Most of us have imagined what we would do if we were in charge of our city. Now, it appears you actually can run your own city — if you’ve got the money!
America’s smallest town sold
The Town of Buford, Wyo., (population: 1) was sold in April, 2012, for a mere $900,000. Buford consists of a gas station, a general store, a schoolhouse, a cabin, and a three-bedroom home. The seller, Don Sammons, moved there with his wife and son in 1980 and bought the town in 1992. Sammons ran the Trading Post general store and acted as mayor of the town. His wife passed away a few years later and his son moved to Colorado in 2007, so Sammons decided to sell the 4-hectare town so he could move closer to his son.
Bidding started at $100,000. Bidders from 46 countries participated in the 11-minute online auction, hosted by auction firm Williams & Williams based in Tulsa, Okla. The lucky buyers were two (at the time) unnamed Vietnamese businessmen. It has since been revealed that one of the buyers was Ph?m Ðình Nguyên, the general director of International Distribution Services, based in Ho Chi Minh City. Nguyên says he has no plans for the town yet, but it could potentially become a showroom for Vietnamese goods.
“Wild Bill’s” personal Wild West
Billionaire Bill Koch has an extensive collection of artifacts dating from the Wild West era of the United States. What is one to do with so many artifacts? Well, if you’re a billionaire then you build your very own Wild West town.
The faux Old West town, Bear Ranch, sits on 6,400 acres below the scenic Raggeds Wilderness Area of Gunnison County, Colo. It has around 50 buildings including a saloon, a jail, and, allegedly, an operating train station. It even features its own water treatment system. No one lives in this town, which has a locked gate with guards, and Koch does not plan to open it to the public.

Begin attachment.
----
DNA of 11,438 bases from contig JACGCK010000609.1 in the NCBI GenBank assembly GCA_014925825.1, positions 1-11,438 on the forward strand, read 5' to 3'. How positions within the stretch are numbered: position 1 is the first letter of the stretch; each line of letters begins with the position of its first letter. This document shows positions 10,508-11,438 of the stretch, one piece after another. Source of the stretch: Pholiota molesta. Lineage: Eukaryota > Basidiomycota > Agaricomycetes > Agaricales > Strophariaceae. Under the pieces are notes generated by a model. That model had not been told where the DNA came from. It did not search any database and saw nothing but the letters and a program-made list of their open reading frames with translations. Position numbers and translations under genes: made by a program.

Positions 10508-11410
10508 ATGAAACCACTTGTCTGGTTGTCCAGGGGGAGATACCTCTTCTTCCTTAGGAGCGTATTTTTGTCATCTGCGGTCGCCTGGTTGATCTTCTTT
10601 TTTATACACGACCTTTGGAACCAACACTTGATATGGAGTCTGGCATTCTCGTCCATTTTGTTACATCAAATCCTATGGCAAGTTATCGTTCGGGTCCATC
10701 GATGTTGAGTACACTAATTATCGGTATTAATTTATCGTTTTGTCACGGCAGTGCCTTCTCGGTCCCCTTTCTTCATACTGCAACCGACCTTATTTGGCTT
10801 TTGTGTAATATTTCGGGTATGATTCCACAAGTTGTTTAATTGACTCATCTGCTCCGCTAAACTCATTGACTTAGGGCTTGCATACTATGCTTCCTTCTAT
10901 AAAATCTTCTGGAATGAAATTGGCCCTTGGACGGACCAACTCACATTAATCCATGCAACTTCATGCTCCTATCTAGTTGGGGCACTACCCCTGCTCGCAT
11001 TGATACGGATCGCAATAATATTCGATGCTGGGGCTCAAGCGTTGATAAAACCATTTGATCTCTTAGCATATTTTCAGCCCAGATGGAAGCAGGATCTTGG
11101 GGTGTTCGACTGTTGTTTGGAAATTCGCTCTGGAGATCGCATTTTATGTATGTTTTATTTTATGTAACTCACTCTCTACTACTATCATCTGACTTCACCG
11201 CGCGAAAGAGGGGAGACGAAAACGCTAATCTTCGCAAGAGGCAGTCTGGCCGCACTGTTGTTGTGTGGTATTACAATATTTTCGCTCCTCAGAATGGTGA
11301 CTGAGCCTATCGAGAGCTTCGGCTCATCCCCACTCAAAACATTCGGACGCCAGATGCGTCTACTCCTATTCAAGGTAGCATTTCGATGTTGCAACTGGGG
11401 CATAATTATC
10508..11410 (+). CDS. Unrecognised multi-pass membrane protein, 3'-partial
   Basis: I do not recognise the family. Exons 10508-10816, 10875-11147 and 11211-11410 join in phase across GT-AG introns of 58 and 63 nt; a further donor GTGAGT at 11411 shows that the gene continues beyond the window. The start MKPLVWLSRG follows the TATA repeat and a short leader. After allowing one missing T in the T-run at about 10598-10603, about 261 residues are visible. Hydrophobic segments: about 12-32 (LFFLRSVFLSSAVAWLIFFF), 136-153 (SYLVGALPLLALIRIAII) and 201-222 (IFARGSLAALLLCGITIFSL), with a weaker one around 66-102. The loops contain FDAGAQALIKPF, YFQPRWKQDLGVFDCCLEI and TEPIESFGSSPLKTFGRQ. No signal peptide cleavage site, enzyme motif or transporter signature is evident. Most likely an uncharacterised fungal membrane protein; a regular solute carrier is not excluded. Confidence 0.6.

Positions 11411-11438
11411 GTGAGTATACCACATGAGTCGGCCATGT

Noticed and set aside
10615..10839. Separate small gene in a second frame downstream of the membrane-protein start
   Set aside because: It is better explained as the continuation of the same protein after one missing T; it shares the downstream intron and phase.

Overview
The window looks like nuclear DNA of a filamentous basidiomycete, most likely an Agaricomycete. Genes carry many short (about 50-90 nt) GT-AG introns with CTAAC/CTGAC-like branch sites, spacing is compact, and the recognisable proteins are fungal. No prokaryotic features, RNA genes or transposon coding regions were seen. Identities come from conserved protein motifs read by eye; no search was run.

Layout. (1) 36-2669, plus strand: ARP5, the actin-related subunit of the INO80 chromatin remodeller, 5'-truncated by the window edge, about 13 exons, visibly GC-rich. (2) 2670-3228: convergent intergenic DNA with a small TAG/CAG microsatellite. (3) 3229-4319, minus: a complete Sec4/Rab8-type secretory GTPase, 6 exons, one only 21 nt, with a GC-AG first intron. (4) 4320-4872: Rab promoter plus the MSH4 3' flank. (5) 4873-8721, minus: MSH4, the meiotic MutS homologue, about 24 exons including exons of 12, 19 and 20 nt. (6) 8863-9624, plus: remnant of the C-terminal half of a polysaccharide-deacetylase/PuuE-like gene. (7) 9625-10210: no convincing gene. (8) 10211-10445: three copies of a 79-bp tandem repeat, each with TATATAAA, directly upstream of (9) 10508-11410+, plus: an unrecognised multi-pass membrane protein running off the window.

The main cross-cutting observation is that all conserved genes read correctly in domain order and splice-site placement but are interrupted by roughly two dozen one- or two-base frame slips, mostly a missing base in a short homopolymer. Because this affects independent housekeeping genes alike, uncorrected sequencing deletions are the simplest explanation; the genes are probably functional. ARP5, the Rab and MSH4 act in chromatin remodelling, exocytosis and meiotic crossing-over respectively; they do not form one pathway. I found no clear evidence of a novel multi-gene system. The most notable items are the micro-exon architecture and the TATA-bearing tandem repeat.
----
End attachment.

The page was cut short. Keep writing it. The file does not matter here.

“Custer’s Last Stand” site up for grabs
The historic Town of Garryowen, Mont., (population: 2) is located on the site of the Battle of Little Bighorn approximately 60 miles southeast of Billings, Mont. It includes a three-level town hall with convenience store, sandwich shop, retail space, post office, and penthouse residence. The 7.7-acre site also features a second building with office space and guest suites, a fueling station, and picnic grounds.
Garryowen was set to be auctioned in August 2012 by the same firm that sold Buford. According to Williams & Williams, the owner is selling the town for health and personal reasons. Unfortunately, the auction was canceled due to a lack of bidders. As of now, there are no plans for another auction and the firm will “handle this just like a traditional real estate transaction.” That means you still have a chance to buy it!
— Kelley Lindsey